“The moon will soon be up,” said Monsieur Delacroix, after a short silence. The room had grown dark while they talked; receiving a wordless signal from his father, Pierre struck a match and lit the blackened lamp on the desk. With the startling transition, as light leaped forth to dispel the murky shadows of the room, Pierre came near to exclaiming aloud at sight of the haggard lines in his father’s face. For the first time in his life he realized that what his parent had said earlier in the evening about aging was not spoken jocularly, not the repeated jest Monsieur Delacroix had always allowed himself, but the truth. His father was old.

“You had better go,” said Etienne Delacroix, as his keen eyes caught the fleeting expression on his son’s face. His fingers drummed a muffled tattoo upon the fine edge of his desk, the only sign of his nervous condition that he could not entirely control. “Monsieur the Mayor’s opinion is that the wolf is stronger when the moon is full. But it is mine that tonight it will be easier to discover.”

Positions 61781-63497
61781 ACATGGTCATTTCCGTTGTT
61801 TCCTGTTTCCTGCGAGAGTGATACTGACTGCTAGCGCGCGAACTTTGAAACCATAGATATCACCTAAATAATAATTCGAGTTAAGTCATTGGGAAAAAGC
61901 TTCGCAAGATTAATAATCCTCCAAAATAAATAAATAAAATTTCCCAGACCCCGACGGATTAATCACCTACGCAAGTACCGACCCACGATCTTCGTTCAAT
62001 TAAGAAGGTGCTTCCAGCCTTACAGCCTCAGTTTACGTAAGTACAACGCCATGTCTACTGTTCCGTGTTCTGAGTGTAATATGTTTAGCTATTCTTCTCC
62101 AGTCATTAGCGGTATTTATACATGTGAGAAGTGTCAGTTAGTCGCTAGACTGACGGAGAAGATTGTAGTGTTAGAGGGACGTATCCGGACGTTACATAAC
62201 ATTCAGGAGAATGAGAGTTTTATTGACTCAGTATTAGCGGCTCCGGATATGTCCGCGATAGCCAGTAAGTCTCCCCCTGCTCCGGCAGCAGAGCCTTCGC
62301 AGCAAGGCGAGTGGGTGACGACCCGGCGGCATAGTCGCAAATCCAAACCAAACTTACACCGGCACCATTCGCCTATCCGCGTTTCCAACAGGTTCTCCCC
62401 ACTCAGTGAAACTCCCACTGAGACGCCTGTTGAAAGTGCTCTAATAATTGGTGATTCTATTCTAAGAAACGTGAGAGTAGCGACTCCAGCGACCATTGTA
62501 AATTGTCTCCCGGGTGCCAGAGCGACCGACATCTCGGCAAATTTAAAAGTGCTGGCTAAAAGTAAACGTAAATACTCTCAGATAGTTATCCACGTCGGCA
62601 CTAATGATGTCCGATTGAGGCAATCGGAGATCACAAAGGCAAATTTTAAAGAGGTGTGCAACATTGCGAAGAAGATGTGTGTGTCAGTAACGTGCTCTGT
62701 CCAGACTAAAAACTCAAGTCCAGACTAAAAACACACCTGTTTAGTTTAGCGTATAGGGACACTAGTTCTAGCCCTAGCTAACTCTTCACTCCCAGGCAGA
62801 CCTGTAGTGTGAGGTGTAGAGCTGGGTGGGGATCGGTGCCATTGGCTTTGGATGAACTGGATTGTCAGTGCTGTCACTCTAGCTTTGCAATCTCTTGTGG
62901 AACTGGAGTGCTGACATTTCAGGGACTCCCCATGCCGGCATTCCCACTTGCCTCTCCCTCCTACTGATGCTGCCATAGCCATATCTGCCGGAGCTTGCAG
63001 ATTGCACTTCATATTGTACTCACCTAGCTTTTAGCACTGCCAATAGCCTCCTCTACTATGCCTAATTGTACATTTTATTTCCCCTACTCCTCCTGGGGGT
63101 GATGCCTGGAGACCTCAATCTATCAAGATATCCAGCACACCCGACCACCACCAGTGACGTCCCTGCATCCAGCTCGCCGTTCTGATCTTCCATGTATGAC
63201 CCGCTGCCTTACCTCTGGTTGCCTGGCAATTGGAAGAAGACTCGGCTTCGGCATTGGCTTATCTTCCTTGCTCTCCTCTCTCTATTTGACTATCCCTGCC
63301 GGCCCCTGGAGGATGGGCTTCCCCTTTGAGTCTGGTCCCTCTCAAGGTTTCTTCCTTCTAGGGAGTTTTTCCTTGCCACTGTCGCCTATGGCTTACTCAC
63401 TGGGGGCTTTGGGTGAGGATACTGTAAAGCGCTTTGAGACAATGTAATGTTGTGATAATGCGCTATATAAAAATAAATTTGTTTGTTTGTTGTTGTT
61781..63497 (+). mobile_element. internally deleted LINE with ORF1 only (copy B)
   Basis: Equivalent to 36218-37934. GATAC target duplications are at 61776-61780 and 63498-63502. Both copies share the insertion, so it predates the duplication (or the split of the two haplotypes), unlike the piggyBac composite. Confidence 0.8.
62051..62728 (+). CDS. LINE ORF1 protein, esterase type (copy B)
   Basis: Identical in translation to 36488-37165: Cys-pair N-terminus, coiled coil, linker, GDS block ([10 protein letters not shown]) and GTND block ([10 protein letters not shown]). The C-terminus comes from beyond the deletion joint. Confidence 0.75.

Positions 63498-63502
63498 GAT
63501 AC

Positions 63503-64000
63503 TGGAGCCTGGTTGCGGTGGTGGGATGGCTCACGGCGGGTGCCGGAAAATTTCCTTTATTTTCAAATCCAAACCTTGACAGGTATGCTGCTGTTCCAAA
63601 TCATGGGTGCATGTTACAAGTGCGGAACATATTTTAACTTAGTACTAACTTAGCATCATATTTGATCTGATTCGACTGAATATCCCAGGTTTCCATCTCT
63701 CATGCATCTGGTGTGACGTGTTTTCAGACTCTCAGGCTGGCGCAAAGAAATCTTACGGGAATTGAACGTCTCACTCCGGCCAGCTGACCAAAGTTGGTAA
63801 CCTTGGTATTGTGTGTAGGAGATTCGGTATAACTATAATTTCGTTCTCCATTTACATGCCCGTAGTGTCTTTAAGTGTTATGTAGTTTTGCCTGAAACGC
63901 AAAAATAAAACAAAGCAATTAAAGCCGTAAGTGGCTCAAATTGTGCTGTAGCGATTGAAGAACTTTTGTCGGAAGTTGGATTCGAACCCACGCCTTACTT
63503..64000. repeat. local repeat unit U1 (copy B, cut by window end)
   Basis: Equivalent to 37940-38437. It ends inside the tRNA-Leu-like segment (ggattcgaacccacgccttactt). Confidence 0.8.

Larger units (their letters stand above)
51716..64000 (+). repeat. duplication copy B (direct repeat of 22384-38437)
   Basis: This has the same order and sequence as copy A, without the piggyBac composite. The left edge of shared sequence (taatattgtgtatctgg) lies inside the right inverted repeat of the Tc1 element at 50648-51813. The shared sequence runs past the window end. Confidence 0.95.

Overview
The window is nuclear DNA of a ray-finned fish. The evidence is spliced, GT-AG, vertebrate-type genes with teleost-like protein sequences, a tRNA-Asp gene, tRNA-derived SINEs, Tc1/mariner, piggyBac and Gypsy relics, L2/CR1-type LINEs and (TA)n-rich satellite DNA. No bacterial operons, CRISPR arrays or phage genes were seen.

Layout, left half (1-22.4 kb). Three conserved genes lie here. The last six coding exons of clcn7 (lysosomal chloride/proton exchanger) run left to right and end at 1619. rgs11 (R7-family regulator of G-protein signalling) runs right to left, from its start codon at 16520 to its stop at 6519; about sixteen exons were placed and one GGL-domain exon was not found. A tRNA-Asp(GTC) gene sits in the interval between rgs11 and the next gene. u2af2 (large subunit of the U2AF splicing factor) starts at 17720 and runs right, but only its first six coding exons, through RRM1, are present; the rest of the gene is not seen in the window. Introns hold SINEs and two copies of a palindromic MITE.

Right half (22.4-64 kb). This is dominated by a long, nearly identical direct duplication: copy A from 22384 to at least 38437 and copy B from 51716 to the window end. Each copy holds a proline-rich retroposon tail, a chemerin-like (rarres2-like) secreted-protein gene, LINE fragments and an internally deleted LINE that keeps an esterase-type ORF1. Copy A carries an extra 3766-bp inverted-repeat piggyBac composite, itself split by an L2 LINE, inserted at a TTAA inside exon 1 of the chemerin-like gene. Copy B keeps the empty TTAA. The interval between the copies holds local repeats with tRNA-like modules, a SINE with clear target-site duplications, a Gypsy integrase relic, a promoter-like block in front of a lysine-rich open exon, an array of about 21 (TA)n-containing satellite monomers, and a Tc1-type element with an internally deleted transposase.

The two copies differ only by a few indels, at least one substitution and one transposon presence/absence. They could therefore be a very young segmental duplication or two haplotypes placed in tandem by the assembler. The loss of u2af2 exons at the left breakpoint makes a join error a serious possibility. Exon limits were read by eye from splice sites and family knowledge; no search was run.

The three turned to the door, but as they reached the threshold Monsieur Delacroix beckoned to the eldest. “An instant, Pierre. I speak to you alone.”

The young man closed the door on his brothers’ backs and returned to the desk, his steady eyes directed at his father.

Monsieur Delacroix, for the moment, seemed to have forgotten what he intended to say. His head was bowed on his chest and the long locks of his ashen hair had fallen forward over his brow. Suddenly he sat erect, as if it took an immense effort of his will to perform the simple action, and again Pierre was startled to perceive the emotions which twisted his father’s features.

It was the first time he had ever seen tenderness there, or beheld love in the eyes he had sometimes, in secret, thought a little cruel.

“Have you a pocket crucifix, my son?”

“In my room.”